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Journal for the Study of Religion

versión On-line ISSN 2413-3027
versión impresa ISSN 1011-7601


JODAMUS, Johnathan. 'Make the Circle Bigger': Alternate Discourses of Identity Construction in Black Theologies. J. Study Relig. [online]. 2017, vol.30, n.2, pp.207-227. ISSN 2413-3027.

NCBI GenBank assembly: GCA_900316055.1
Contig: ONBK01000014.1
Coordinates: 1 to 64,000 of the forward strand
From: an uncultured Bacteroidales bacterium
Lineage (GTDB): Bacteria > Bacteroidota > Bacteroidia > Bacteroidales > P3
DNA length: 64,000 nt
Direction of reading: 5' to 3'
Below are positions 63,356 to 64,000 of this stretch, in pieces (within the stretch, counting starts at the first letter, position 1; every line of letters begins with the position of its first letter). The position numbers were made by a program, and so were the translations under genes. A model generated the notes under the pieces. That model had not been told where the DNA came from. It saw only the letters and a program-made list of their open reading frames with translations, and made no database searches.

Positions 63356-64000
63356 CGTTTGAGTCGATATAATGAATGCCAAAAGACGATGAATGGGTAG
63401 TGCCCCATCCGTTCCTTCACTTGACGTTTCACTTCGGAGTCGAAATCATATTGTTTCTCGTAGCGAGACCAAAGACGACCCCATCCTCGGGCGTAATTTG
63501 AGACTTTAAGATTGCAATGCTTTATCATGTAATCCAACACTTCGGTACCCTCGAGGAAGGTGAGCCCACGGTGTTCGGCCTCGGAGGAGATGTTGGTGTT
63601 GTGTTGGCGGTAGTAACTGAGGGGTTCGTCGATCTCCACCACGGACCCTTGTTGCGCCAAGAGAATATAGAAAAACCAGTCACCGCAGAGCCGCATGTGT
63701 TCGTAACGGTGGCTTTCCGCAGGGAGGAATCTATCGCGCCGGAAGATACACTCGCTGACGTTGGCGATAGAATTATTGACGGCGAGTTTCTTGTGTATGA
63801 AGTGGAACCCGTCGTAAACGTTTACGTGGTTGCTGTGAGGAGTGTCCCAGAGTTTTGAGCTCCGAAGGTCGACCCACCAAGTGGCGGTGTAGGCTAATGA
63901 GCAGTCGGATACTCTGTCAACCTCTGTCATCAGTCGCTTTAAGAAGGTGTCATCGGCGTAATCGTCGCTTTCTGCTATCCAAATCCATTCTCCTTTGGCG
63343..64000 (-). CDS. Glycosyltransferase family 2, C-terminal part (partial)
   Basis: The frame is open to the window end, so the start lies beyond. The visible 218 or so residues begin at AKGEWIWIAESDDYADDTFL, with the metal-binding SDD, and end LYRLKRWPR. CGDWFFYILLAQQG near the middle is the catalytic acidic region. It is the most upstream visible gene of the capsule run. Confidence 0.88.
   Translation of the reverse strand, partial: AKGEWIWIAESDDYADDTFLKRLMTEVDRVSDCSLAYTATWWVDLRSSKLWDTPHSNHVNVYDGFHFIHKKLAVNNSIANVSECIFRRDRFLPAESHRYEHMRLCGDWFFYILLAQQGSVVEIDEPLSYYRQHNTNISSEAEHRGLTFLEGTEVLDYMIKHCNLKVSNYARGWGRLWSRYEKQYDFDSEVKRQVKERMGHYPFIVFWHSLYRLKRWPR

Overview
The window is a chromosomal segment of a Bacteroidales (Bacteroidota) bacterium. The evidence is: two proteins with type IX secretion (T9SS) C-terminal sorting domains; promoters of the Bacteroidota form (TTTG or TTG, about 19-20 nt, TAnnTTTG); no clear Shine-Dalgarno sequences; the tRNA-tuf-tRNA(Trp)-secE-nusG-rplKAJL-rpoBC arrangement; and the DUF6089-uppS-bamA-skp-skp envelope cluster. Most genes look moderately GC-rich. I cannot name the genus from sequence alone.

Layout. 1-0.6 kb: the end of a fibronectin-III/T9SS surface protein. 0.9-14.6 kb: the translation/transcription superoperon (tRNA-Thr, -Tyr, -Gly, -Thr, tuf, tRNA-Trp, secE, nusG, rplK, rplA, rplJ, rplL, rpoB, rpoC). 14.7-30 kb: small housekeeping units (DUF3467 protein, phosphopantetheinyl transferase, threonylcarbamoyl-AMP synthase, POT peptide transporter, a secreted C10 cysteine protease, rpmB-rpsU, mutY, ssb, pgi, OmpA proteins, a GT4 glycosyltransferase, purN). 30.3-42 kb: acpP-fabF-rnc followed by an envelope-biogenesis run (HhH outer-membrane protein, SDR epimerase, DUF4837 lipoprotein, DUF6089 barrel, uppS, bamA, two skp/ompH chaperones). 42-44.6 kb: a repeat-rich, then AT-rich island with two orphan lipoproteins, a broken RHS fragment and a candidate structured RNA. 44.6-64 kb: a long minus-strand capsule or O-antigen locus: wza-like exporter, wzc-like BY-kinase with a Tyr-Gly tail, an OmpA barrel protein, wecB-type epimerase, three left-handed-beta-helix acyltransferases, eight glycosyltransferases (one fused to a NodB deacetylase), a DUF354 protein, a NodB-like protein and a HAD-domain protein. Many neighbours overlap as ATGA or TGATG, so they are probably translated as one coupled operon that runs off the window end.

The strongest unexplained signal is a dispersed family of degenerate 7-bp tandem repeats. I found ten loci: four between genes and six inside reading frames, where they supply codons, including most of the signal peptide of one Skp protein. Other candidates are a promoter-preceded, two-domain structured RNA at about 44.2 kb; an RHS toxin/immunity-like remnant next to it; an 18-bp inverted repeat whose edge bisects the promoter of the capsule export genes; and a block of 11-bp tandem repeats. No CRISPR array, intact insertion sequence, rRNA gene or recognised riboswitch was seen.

The role and place of South African Black theology in post-apartheid South Africa has been questioned since the advent of democracy in 1994. Recognising that South African Black theology was essentially 'protest theology' against an unjust White government1, its utility in a post-apartheid context with a Black government in place, has been questioned. Predominant within this questioning is the political usefulness of Black Theology. What has remained largely un-examined in the literature is a focus on the prefix ' Black' in 'black theology'. It is this that forms the focus of this article. Scrutiny of the prefix ' black' requires a scrutiny of the complexity of racial identity in South Africa. Notwithstanding the ways in which scholars reach for the 'inclusive Biko notion of Black' as a means to almost 'get on' with the political task of black theology, as opposed to debating identity, in this article I argue that critical race and identity theory are central to discussions on resurrecting Black Theologies. I offer a disclaimer that I will not be focusing so much on the matter of theology in this paper, but my focus will be on how identity is racially constructed and I offer suggestions as to how we may begin to think more critically regarding this category within a subject such as black theology. I bring my experiences of being 'Coloured' in South Africa into dialogue with critical identity theorists and argue that we need to ' make the circle bigger,' to include diverse perspectives on identity and that while Spivak's notion of 'strategic essentialism' (i.e. stressing uniformity in blackness) was important in Apartheid South Africa, in post-apartheid South Africa, our ideas of race need to be far more nuanced, if we are to achieve the political ends of Black Theology.

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